October 15: The End of Opera?
The two operas we will examine this week were premiered within a few months of one another in 1925 to 1926, both conducted by legendary conductors. One represents the end of traditional Italian opera, and the other is sometimes regarded as the perfect modernist opera, combining atonal techniques with a disturbing psychological analysis of its characters. Was this the one-two punch that was the beginning of the decline of opera?
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Giacomo Puccini, Turandot, Joan Sutherland, London Philharmonic Orchestra, conducted by Zubin Mehta
Premiered on April 25, 1926, at La Scala in Milan, conducted by Arturo Toscanini.
Libretto (in Italian only): Giuseppe Adami and Renato Simoni, after a play by Carlo Gozzi, Re Turandot (1762) or actually after Friedrich Schiller's German adaptation of Gozzi, Turandot, Prinzessin von China, from 1802). Suites of incidental music for performances of the play were composed by Carl Maria von Weber and Ferrucio Busoni. Operas on the same story were also composed by Antonio Bazzini in 1867, and by Busoni in 1917
As for the "Chinese" sound of the opera, the closest Puccini got to China was listening to the Chinese musicbox owned by his friend Baron Fassini, who had been to China. Puccini supposedly derived some of the opera's main themes from this musicbox. His reading on Chinese culture and ritual was extensive, including a book by J. A. van Aalst, Chinese Music (Shanghai, 1884).
The opera was left incomplete (ending in the middle of the third act, after the death of Liù) at the composer's death in 1924; finished by Franco Alfano, in consultation with Toscanini.
Turandot will be broadcast live on radio from the Met, on January 29, 2005.
- Materials on Turandot (Met Opera Radio Broadcasts)
- From The Metropolitan Opera Archives: Notes on Turandot (information on the American premiere of the opera, at the Met, on November 16, 1926)
- Giacomo Puccini and Turandot (Pucciniana!)
- Puccini's "Turandot" turns Lebanese palace into Chinese imperial court (Living Portals News, July 5, 2004, about a production of the opera in Lebanon this summer)
- Giacomo Puccini's Turandot in the Forbidden City: An Introduction (production of the opera in Beijing in 1998)
- Enrique Subercaseaux, The Ultimate Turandot (Asia Week, September 25, 1998) (also about the production described above)
- Frank Johnson, Puccini scores—analysis of aria 'Nessun Dorma' (National Review, July 23, 1990)
- Jonathan Christian Petty and Marshall Tuttle, Tonal Psychology in Puccini's Turandot (Center for Korean Studies, Berkeley, and Langston University)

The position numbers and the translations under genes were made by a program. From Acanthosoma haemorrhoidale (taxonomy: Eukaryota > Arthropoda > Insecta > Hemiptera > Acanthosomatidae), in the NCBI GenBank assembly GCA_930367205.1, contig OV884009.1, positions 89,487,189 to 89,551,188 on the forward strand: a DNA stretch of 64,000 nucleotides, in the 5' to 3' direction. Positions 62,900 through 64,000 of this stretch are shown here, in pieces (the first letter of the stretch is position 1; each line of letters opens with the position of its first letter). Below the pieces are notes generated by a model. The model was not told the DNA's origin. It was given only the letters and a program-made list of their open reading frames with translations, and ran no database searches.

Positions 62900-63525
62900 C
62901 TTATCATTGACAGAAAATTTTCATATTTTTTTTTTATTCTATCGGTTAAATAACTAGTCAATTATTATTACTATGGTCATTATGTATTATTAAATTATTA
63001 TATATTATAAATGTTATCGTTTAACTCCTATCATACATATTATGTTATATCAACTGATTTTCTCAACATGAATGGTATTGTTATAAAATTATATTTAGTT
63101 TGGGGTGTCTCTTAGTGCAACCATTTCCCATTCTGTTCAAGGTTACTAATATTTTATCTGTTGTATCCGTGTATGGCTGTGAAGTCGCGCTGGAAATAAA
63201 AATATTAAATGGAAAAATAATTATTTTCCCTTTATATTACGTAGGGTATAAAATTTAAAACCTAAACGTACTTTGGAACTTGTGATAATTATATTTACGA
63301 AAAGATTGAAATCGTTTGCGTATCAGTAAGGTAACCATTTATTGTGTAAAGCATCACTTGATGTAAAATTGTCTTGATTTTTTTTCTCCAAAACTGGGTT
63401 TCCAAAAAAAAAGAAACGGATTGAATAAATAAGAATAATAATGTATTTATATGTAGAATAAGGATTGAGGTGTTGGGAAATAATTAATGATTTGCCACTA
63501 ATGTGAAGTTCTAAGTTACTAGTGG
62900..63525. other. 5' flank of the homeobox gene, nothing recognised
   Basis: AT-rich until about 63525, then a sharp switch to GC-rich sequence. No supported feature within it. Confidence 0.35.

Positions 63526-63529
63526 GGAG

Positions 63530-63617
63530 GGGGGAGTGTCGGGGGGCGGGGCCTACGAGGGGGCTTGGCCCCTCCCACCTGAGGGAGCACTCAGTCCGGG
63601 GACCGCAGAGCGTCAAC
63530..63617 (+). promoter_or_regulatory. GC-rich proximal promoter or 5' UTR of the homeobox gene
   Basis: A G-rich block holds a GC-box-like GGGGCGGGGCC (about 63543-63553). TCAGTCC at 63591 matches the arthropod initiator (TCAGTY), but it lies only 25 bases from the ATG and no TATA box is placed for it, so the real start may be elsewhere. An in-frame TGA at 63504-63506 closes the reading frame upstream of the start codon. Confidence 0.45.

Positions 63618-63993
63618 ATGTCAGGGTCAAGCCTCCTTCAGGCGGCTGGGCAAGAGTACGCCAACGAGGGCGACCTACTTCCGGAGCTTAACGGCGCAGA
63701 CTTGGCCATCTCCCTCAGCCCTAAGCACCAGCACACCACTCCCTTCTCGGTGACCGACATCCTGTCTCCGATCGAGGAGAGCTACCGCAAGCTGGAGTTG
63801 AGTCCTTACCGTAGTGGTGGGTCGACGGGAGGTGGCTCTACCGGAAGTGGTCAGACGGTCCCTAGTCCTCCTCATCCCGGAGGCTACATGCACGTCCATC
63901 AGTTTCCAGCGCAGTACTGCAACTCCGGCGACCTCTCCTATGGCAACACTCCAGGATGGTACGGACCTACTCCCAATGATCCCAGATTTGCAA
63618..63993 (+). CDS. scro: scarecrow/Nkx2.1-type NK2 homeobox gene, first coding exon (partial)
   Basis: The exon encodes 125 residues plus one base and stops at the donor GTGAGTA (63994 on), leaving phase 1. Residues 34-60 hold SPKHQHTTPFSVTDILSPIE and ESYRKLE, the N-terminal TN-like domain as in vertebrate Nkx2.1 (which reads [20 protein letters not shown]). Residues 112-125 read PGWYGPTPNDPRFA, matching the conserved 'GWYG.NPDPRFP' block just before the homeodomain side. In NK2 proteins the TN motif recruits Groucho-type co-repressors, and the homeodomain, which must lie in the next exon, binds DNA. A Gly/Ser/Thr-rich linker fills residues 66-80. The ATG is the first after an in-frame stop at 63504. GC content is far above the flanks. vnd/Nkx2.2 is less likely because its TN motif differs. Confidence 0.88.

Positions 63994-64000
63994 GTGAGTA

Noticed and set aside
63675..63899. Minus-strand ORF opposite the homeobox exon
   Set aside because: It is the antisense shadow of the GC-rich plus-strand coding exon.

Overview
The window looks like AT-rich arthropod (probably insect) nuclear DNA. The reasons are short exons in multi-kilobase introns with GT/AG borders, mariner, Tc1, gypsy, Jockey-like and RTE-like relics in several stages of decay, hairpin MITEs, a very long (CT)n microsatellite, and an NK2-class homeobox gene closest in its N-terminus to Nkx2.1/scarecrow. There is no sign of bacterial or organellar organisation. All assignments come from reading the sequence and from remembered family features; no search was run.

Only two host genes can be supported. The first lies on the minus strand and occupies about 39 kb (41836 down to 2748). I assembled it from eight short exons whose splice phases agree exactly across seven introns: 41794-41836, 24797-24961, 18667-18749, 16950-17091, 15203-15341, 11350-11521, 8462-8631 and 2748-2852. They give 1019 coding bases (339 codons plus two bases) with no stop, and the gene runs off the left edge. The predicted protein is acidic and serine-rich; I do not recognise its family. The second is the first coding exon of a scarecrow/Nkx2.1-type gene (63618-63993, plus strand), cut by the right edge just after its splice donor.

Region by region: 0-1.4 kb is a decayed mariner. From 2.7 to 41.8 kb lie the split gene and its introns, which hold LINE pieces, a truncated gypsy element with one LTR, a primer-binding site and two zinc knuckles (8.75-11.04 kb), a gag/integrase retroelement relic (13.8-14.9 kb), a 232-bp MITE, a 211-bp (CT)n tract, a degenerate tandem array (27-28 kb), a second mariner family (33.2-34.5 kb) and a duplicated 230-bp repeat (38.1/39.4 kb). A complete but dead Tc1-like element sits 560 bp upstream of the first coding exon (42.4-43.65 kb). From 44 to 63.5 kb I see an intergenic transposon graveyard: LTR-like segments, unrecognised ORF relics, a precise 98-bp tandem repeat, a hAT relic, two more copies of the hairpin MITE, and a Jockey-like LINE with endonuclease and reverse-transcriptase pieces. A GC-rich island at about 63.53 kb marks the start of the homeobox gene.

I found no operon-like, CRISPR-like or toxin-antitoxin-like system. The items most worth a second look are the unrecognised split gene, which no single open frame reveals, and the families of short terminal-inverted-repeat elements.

- Eric Teo, Trembling over China: Italian opera Turandot reveals unchanging Western prejudices about a 'paradise lost' (Channel News Asia, November 20, 2003)
- Robert Hilferty, Puccini/Berio: Turandot, Act III (Andante, 2002) (Luciano Berio's completion of Puccini's opera was premiered in 2002 in the Canary Islands, but has not been recorded, as far as I know)
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Alban Berg, Wozzeck, Hildegard Behrens, Vienna Philharmonic Orchestra, conducted by Claudio Abbado (recorded live at the Vienna Staatsoper, 1987)
Premiered at the Deutsche Staatsoper, Berlin, December 14, 1925, conducted by Erich Kleiber.
Libretto (in German only): by the composer, based on a play by Georg Büchner (1813–1837), Woyzeck (completed in 1837, published in 1879, first performed in 1913 in Munich). The play is derived from real events in Leipzig, in 1821, when Johann Christian Woyzeck, a barber and former soldier, had murdered his mistress, Frau Woost. His lawyer's defense of insanity was rejected by the court, and Woyzeck was hanged publicly in Leipzig's market square in 1824. The case was written up in a medical journal, to which Büchner's father, a doctor, subscribed.
Berg saw the first performance of the play in Vienna in 1914 and immediately began sketching out plans for the opera. World War I delayed his plans. The full score was completed in 1922, the cost of which was underwritten by Alma Mahler, to whom the work was dedicated.
Messiaen remarked that he hesitated to compose an opera, because he thought that nothing was possible after Wozzeck, which was typical of many at the time.
- Mark Morris, Berg's Wozzeck (essays on the works of Alban Berg)
- Maria F. Rich, Alban Berg and the Vienna of His Time (Opera Quarterly 3, no. 3 [Autumn 1985]: 38–67)
- Composer Profile: Alban Berg (BBC Music)
- Alban Berg's Lecture on Wozzeck (1929)
- Willem Pijper, Obituary: Alban Berg 1885–1935 (Musical Times, May 1936, translated by Herbert Antcliffe)
- Information on Alban Berg (Met Opera Radio Broadcast, including information on Lulu)
- Hildegard Behrens as Marie in Wozzeck
- Joseph L. Lockett, "As Good A Murder As You'd Ever Want To See": Human Reduction in Georg Büchner's Woyzeck (December 20, 1989)